4 MINUTE READ | November 20, 2015
Working with a Newly Launched Brand
I recently on-boarded a new client who has just celebrated their one-year anniversary of launching ecommerce in the US. As an agency, when working with a new client, it takes some time to understand their brand as a whole, understand their business, competitors, and opportunities within each channel – NBD, right? And lucky for me, this new client is a luxury beauty brand (yesssss). So first things first, I needed to get really immersed in the brand. And by immersed in the brand I mean buy a few key products for “product research” purposes. Then it was on to actual business. Over the past few months of working with this client, I’ve realized from an agency perspective there are a few key differentiators to working with a newer brand:
There’s a shortage of customers. At least in the beginning. It’s important to focus on initiatives like email acquisition in order to start growing your customer data base – then you can start communicating to the different customer segments in a unique way, growing brand loyalty and all that good stuff. At this point in the game, consider a program that can drive email sign-ups on a CPL basis or create some buzz through a sweepstakes – partner with a publisher and leverage their customer base to hopefully cross over to yours.
It’s extremely important to have a social presence, even if it’s small. We recently launched an evergreen social program – promoting everything from new product launches to key PR events. While we by no means expect to drive revenue from these initiatives, what we have seen is that the engagement for this particular brand among its followers is insane! Higher than some of our bigger clients here at PMG! When you are working with a great brand who isn’t exactly a household name, you have the opportunity to reach out to that army of brand loyalists who will follow you to the ends of the earth AND tell their friends all about you. Give them a place to go and worship! I pride myself on finding cool new brands that not many people know about (even if I can’t afford their product), so following these brands on social and shopping apps like Instagram and Spring allows me to stay on top of their latest lines, cool collaborations, celebrities who endorse them, etc.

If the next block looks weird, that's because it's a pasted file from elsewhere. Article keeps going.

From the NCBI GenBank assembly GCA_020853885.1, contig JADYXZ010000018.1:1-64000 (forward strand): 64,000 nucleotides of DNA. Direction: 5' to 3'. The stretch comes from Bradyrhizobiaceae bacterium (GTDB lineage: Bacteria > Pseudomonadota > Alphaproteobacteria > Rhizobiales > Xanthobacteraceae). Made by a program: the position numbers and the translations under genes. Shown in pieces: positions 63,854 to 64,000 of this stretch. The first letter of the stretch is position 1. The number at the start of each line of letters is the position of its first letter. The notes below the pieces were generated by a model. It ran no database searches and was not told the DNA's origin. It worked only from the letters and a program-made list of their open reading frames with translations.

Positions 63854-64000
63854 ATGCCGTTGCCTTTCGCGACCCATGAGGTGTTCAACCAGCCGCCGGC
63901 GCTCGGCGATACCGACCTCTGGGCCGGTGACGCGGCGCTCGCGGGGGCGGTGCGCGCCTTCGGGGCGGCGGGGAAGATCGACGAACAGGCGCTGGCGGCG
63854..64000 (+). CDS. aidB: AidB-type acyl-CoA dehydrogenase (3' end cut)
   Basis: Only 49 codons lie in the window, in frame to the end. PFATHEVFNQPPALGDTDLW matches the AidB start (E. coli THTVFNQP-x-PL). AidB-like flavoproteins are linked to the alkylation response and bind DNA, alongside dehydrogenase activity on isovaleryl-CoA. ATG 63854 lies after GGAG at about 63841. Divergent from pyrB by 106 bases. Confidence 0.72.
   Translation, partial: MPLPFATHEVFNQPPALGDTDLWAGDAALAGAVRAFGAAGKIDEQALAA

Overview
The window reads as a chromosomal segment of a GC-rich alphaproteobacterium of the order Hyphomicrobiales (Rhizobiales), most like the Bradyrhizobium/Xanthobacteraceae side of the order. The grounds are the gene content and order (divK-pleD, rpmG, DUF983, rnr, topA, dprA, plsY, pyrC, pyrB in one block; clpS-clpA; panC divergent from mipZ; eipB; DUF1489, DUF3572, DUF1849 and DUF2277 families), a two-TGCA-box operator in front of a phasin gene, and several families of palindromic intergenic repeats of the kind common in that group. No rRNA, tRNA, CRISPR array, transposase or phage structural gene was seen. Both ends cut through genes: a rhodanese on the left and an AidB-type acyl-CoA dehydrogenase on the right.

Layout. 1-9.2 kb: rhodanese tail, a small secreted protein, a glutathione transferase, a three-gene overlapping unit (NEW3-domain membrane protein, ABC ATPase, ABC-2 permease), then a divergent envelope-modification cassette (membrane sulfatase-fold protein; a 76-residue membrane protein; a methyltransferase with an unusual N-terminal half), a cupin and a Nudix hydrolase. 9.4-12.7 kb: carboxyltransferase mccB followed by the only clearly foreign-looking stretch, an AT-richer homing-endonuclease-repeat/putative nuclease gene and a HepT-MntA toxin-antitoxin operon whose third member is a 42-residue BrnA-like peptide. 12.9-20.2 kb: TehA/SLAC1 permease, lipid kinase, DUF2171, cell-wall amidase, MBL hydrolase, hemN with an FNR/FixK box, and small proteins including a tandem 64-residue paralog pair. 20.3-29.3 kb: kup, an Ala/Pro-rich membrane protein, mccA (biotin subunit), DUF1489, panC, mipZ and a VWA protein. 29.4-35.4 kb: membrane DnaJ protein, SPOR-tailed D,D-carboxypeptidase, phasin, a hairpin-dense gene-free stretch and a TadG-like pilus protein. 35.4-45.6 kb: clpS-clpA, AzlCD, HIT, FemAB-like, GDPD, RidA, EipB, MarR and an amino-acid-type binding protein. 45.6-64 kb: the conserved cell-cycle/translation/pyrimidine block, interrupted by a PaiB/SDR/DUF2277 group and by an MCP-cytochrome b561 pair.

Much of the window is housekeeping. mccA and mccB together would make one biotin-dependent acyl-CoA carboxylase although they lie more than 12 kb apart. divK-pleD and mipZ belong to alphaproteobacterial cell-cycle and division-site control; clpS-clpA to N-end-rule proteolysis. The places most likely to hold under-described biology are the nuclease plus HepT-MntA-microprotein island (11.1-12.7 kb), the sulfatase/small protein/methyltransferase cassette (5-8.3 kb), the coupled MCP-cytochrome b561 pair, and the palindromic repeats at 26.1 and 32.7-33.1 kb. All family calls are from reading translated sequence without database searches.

Cover the basics through brand paid search and remarketing. Yes, you need to be present for your brand terms when people are searching for you! The volume may not be tremendous, but paid search is such a great tool (also a super cheap tool) for getting your brand message out to customers exactly when they are looking for you or your product – the engines now give you roughly 500 different areas of an ad to truly make yours, so use them all to let customers know what you stand for! As well as what they get if they buy your product….free shipping, free samples, etc. I don’t claim to be a “bargain” shopper, but who doesn’t love to get something for free, especially if it opens up opportunities for customers to try other products…and fall in love. And if customers are coming to your site and looking at specific products, but not converting, what better way to keep them engaged than through dynamic remarketing….sometimes users just need a gentle reminder to complete that purchase (although I’ve never had that issue).
Don’t just focus on programs that have a strong ROI. Set aside testing budget outside of direct response programs to increase overall buzz and awareness of your brand – bigger partnerships, content distribution partners, YouTube, etc. You may not have the biggest testing budgets in the world, but if you are only focused on direct response, you are only going to be speaking to a very small group of individuals.
Be hyper-aware of what other teams are doing internally within your client’s business. This is an easy one, but often overlooked – if your client’s PR team is planning a huge event in the next few weeks, get as much info as you possibly can (I know, I know, these things come up at the last minute sometimes) and push content surrounding the event through paid social and paid search….and watch the dollars come in!
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What a lot of this comes down to is staying innovative, organized, and on top of new products and features within each of the channels. Bring new ideas to your clients as soon as you hear about them….because sometimes it’s easier to sell a new idea through to those smaller brands than it is the bigger, more established brands.
Posted by: Carly Weyand
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